This pool has biblical roots that go deeper than this episode, roots that tie this man’s healing into the Messiah’s whole project to restore creation to its Creator. The water from the pool of Siloam is living water, water fed from a stream, rather than a well or a cistern. This means that the water can be used for temple worship in its rituals. During one festival in particular, the Festival of Tabernacles/Booths (called Sukkot), a priest would go to the Pool of Siloam, while all the people followed singing, “With joy you will draw water from the wells of salvation!” (Isaiah 12:3), and the priest would gather water from the pool in a golden pitcher. Everyone would return to the temple, where the priest would pour the water out into the basin by the altar for all to see as a remembrance of the water that God provided for the Israelites as they wandered in the wilderness.
Jesus attends the Festival of Booths, and “On the last day of the festival, the great day, while Jesus was standing there, he cried out, ‘Let anyone who is thirsty come to me, and let the one who believes in me drink. As the scripture has said, “Out of the believer’s heart shall flow rivers of living water.” ‘ “ (John 7:37-38)
Jesus Christ is the promised Messiah who will “draw water from the wells of salvation.” He is the Living Water sent from God for the healing and restoration of all things. Thanks be to God for sending us The Living Water, Jesus Christ, for our journey through the wilderness of life, who satisfies our thirst and gives us eyes to see the works of God in the world to redeem it and restore it and recreate it.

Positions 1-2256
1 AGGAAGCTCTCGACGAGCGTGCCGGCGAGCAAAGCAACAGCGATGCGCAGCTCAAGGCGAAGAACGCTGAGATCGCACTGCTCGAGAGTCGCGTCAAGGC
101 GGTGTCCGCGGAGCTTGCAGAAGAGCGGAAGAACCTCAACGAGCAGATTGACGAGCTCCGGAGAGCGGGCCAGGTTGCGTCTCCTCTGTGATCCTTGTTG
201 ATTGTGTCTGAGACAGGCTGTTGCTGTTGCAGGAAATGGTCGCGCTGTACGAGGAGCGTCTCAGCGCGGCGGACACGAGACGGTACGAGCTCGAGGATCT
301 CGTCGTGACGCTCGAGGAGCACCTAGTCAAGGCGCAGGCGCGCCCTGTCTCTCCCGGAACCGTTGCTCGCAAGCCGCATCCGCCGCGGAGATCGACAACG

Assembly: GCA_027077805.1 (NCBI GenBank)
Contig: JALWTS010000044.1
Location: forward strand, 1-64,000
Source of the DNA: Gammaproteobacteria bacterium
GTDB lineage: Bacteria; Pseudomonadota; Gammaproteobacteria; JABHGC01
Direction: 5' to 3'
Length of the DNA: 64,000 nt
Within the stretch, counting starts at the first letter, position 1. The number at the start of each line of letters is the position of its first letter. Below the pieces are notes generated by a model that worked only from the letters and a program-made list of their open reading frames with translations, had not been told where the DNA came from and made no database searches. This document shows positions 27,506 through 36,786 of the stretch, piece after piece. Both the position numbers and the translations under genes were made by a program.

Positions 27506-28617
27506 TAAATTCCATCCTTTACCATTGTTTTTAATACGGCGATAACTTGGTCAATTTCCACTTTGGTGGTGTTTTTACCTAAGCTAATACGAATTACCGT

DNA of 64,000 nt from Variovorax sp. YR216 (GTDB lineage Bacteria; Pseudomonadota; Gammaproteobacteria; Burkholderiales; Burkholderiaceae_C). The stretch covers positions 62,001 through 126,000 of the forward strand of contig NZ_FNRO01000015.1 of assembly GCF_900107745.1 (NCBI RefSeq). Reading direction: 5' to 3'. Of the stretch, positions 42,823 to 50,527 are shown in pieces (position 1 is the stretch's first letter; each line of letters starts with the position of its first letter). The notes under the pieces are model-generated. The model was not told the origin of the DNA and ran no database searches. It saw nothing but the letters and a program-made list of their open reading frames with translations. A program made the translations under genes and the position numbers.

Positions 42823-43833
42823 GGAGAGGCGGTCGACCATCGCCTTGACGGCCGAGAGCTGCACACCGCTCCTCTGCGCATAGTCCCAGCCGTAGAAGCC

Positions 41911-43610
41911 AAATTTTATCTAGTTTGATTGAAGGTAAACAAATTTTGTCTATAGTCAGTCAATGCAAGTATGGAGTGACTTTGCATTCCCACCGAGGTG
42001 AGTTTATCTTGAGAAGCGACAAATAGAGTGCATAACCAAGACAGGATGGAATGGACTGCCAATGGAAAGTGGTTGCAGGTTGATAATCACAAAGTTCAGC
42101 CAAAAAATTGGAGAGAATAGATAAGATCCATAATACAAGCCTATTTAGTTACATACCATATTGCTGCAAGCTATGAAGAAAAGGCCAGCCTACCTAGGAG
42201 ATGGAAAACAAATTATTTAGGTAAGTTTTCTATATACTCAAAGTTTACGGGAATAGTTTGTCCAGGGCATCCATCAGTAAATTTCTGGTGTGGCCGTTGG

In the afternoon we visited the Israeli Museum, which is home to a number of exhibits:
- Model of Jerusalem
- Archeological Museum
- Dead Sea Scrolls Exhibit
- Yad Vashem Holocaust Museum
- Children’s Memorial
This was a complicated and difficult afternoon for me, and I’m not sure what to post. “Yad Vashem” (“Hand and Name” in Hebrew) is a single vault of concrete and steel and glass with a one-way path of exhibit rooms winding back and forth across it. There’s an atmosphere in this brutal march that is simultaneously punishing and pitiable, as if the air itself were humming “Never again. This will never happen to us again.” Among the other tourists there were groups of American Jews on their birthright tour and Jewish soldiers in military garb; both groups were young adults ages 19-25, and the message of Yad v’Shem seemed to reverberate off of them: “Never again.” Their tears, their anger, their shock, all transfigured this exhibit into quite another via dolorosa, a very different “way of suffering.”